Cash seizures can mean a charity’s beneficiaries lose out, impact on the charity’s activities and result in the loss of donor money. The Commission’s advice is simple: don’t use cash couriers unless there is no other possible means of moving money.

Reminder about your charity’s accounting requirements

Preparing an annual report and accounts provides an important opportunity for trustees to report on what the charity has achieved over the last year and demonstrate to its supporters, potential funders and the public that they have managed its resources effectively and are making a difference to their beneficiaries and meeting its objectives.

The detailed requirements depend mostly on your charity’s size and there is more information about this on GOV.UK, but all registered charities must produce a trustees’ annual report and accounts and make them publicly available.

If your charity’s income is over £25,000 then you must also arrange for an independent examination or, for the largest charities, an audit and file all 3 documents alongside the annual return. If your charity is a company or has an income over £250,000 then you must prepare accruals accounts.

We have recently published reports on the quality of charity accounts, one aimed at small charities and another aimed at larger charities, highlighting the key requirements in meeting readers’ needs and some common mistakes to avoid when preparing your trustees’ annual report and accounts. We’ve also published a reminder of the public benefit reporting requirement.

New accounting templates produced with Companies House

If you are a trustee of a charitable company with an income under £500,000 or helping in preparing those accounts and you’re not sure about what information to include in your annual report and accounts or just want to save time, you can use our new accounting templates that we have developed with Companies House.

Using these will not just help ensure you provide us with the correct information we need as a regulator, but will also help you produce quality accounts that show your supporters how you used their generous donations. There are also templates for non-company charities with incomes under £500,000 and trustees’ annual report templates.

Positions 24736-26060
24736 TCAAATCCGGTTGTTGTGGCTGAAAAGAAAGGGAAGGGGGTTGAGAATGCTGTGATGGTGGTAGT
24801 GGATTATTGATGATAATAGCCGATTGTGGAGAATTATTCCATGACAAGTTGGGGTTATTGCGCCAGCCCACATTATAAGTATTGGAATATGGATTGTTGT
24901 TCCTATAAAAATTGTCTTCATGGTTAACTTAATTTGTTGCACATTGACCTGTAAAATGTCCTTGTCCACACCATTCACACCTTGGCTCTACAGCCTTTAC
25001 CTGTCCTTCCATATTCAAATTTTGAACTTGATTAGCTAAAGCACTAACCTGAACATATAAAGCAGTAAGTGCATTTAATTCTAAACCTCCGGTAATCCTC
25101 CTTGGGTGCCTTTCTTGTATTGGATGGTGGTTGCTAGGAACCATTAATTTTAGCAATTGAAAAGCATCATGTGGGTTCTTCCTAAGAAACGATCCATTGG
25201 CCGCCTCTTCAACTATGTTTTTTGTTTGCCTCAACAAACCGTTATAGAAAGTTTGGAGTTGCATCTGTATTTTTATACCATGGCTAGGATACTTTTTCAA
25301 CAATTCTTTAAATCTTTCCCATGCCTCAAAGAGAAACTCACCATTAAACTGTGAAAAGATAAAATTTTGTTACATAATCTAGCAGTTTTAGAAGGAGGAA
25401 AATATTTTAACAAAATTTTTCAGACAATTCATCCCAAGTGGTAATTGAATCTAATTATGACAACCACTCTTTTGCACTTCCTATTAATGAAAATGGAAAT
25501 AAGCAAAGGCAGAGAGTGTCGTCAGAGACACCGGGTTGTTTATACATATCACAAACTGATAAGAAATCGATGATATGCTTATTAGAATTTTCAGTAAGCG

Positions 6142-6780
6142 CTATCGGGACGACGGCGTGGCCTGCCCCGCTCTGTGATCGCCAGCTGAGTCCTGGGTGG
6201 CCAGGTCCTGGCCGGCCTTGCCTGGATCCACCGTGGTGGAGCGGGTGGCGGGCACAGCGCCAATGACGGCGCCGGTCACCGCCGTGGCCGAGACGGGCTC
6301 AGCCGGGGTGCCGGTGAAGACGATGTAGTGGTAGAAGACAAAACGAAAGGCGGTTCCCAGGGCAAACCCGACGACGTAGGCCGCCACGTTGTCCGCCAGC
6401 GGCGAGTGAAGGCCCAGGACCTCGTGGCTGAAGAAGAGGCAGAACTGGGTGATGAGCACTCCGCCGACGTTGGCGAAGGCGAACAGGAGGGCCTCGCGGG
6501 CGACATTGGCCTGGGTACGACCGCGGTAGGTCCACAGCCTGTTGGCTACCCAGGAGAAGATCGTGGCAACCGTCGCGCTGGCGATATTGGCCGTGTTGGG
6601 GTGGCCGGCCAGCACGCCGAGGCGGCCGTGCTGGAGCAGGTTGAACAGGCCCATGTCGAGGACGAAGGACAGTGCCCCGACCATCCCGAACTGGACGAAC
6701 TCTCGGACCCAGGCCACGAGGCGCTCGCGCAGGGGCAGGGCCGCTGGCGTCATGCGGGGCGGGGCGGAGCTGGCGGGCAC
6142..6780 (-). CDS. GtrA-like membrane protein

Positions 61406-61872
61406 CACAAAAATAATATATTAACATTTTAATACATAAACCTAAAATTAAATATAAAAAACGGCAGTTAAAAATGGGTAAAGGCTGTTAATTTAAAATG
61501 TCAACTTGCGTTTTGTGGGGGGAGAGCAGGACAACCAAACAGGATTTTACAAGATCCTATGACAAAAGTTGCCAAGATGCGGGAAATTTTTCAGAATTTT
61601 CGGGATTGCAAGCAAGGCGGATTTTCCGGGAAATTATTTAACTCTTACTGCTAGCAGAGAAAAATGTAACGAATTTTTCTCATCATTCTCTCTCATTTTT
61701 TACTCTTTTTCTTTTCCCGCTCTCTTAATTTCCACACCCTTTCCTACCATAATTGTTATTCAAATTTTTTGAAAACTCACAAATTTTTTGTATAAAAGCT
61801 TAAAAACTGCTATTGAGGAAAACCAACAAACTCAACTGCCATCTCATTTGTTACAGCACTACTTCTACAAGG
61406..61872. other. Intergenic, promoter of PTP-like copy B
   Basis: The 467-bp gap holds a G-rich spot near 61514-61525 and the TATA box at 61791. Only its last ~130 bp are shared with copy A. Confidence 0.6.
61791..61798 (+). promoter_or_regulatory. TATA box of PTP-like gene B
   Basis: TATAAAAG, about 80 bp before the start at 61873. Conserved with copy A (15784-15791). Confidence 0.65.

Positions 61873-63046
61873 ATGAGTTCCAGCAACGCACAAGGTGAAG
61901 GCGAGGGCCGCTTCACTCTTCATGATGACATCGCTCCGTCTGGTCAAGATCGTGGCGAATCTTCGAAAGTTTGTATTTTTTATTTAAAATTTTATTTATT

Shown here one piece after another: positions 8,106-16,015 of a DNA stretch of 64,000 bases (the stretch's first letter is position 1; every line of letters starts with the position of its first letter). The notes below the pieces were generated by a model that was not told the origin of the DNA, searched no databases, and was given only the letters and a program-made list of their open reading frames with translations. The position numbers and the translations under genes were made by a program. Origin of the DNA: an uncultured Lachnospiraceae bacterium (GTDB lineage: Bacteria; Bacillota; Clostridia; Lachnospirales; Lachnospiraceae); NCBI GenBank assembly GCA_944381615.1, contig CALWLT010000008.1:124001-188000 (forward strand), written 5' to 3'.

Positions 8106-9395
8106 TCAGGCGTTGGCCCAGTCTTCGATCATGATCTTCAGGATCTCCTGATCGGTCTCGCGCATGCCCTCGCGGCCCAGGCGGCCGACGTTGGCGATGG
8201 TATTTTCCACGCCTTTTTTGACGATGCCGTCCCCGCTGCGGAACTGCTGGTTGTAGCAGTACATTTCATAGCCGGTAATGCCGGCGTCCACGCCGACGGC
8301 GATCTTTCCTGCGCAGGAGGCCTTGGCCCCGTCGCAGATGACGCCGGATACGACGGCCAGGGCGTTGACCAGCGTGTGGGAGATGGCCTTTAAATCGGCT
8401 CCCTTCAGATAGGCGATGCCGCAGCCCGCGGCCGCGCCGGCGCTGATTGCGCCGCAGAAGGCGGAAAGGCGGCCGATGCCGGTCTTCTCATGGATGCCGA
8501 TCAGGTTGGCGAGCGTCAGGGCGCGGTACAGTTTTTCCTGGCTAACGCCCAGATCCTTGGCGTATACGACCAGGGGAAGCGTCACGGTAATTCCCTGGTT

Changes to the land disposal framework for housing associations

As of 6 April 2017, English registered providers of social housing (RPs) no longer have to obtain consent from the Homes and Communities Agency, or Welsh ministers in relation to land in Wales, to dispose of land and grant mortgages. As a result, RPs which are registered charities will generally now need to comply with sections 117-121 of the Charities Act 2011 when they dispose of land, and with section 124 when granting mortgages over land.

More information on the changes as well as on trustees’ general legal duties when disposing of land can be found on GOV.UK.

Making the right decision for your charity

Charity boards have to make difficult decisions on a regular basis. The Commission’s It’s your decision guidance offers advice for trustees about how to approach decision making, and key things to consider. As a reminder, when making decisions trustees have a legal duty to:

  • act within their powers
  • act in good faith and only in the interests of the charity
  • make sure they are sufficiently informed
  • take account of all relevant factors
  • ignore any irrelevant factors
  • manage conflicts of interest
  • make decisions that are within the range of decisions that a reasonable trustee body could make

Charities and workplace pensions: do you know your automatic enrolment duties?

You will have automatic enrolment duties even if you only employ one member of staff. Charities are not exempt from this legal requirement.